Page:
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the radiative transport equation

Hiroyuki Fujiia,, Shinpei Okawab , Ken Nadamotoc, Eiji Okadac, Yukio Yamadad , Yoko Hoshie ,

Masao Watanabea

a Division

of Mechanical and Space Engineering, Faculty of Engineering, Hokkaido University, Kita 13 Nishi 8,

Kita-ku, Sapporo, Hokkaido 060-8628, Japan

b National Defense Medical College, 3-2 Namiki, Tokorozawa, Saitama, Japan

c Department of Electronics and Electrical Engineering, Faculty of Science and Technology, Keio University, 3-14-1

Hiyoshi, Kohoku-ku, Yokohama, Kanagawa, Japan

d Brain Science Inspired Life Support Research Center, University of Electro-Communications, 1-5-1 Chofugaoka,

Chofu, Tokyo 182-8585, Japan

e Preeminent Medical Photonics Education & Reseach Center, Hamamatsu University School of Medicine, 1-20-1

Handayama, Higashi-ku, Hamamatsu, Sizuoka 431-3192, Japan

Abstract

Biomedical optical imaging has a possibility of a comprehensive diagnosis of thyroid cancer in

conjunction with ultrasound imaging. For improvement of the optical imaging, this study develops a higher order scheme for solving the time-dependent radiative transport equation (RTE)

by use of the finite-difference and discrete-ordinate methods. The accuracy and efficiency of the

developed scheme are examined by comparison with the analytical solutions of the RTE in homogeneous media. Then, the developed scheme is applied to describing photon migration in the

human neck model. The numerical simulations show complex behaviors of photon migration in

the human neck model due to multiple diffusive reflection near the trachea.

Keywords: Biomedical optical imaging; Photon migration in biological tissue; Radiative

transport equation; Diffusion approximation.

1. Introduction

Thyroid cancer is one of common cancers, whose incidence increases in accordance with

developments of biomedical imaging modalities [1]. There are several kinds of thyroid cancers,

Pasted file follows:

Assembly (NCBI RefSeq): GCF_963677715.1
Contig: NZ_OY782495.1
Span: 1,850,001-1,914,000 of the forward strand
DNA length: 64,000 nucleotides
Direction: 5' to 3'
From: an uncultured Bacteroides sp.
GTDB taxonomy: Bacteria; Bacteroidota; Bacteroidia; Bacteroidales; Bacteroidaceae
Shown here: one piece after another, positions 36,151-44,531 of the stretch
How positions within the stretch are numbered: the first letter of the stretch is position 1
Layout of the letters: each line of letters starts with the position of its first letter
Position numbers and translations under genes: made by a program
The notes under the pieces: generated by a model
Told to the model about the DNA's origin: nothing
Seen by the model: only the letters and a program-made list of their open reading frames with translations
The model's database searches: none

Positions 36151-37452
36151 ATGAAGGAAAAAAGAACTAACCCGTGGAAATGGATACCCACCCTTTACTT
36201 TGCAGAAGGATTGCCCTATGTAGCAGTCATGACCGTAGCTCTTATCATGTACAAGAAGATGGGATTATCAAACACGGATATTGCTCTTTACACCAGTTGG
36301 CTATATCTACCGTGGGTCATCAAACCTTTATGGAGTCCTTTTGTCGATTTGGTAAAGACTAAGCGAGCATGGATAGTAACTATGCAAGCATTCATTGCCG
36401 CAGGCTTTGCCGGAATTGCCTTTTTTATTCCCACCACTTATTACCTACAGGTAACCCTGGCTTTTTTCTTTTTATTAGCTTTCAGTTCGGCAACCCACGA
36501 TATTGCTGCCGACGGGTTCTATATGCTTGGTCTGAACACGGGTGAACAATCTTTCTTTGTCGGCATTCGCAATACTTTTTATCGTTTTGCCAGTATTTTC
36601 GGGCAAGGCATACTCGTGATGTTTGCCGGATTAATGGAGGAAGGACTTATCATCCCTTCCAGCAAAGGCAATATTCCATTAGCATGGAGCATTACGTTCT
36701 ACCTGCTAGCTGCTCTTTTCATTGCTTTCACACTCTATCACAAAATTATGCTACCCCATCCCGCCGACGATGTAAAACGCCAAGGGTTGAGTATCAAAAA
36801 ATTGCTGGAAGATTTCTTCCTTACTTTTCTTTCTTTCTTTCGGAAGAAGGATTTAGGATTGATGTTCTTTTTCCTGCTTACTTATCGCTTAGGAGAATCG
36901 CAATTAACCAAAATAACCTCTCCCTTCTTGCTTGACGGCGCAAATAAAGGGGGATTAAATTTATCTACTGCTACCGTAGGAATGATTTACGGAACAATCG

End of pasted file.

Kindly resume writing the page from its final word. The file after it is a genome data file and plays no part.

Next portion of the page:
and most of them can be accurately diagnosed by using the ultrasound tomography and fine

needle aspiration cytology to examine the cellular structures [2]. Nevertheless, diagnosis of

follicular thyroid carcinoma is still difficult, because neither the ultrasound tomography nor the

needle aspiration cytology can differentiate between them. Hence, other imaging modality is

essential for comprehensive diagnosis of thyroid cancer.

Diffuse optical tomography (DOT) has a potential to accurately and non-invasively diagnose

whether the tumor is benign or malignant based on the difference in optical properties [3, 4]. The

March 15, 2016

optical properties (e.g. the absorption and scattering coefficients, and anisotropic factor) characterize the strength of absorption and scattering of light by a turbid medium such as biological

tissue. Unlike a conventional image reconstruction algorithm for X-ray computed tomography,

of which fundamentals are measuring line integrals of the attenuation coefficients and solving

a set of integral equations for the attenuation coefficients, DOT needs an inversion process to

reconstruct a distribution of tomographic image of the optical properties inside the tissues based

on a mathematical model describing the diffusive nature of photon migration in scattering media

[5]. Hence, for obtaining a high quality image of DOT, an accurate photon migration model is

essential, and an efficient scheme for solving the model is required.

Mainly, two types of the governing equations for photon migration have been used: the radiative transport equation (RTE) and the diffusion equation (DE). The RTE can accurately describe

photon migration in wide ranges of time-length scales, and numerical schemes for solving the

RTE have extensively been developed by using the finite-difference [6, 7], finite-element [8], and

finite-volume methods [9].

However, their computational loads for solving the RTE are heavy because the RTE is an

integro-differential equation with many independent variables. Due to this reason, the RTE has

usually been applied to small-sized media such as human fingers and rats. Meanwhile, the DE can

be applied to large-sized media (e.g. the human brain) [10, 11, 12] because the approximation can

decrease the number of the independent variables to reduce the computational loads. However,

it is well understood the DE is valid in spatial and temporal regions after photons undergo a

sufficient number of scattering events. In non-scattering or void regions, the DE is invalid and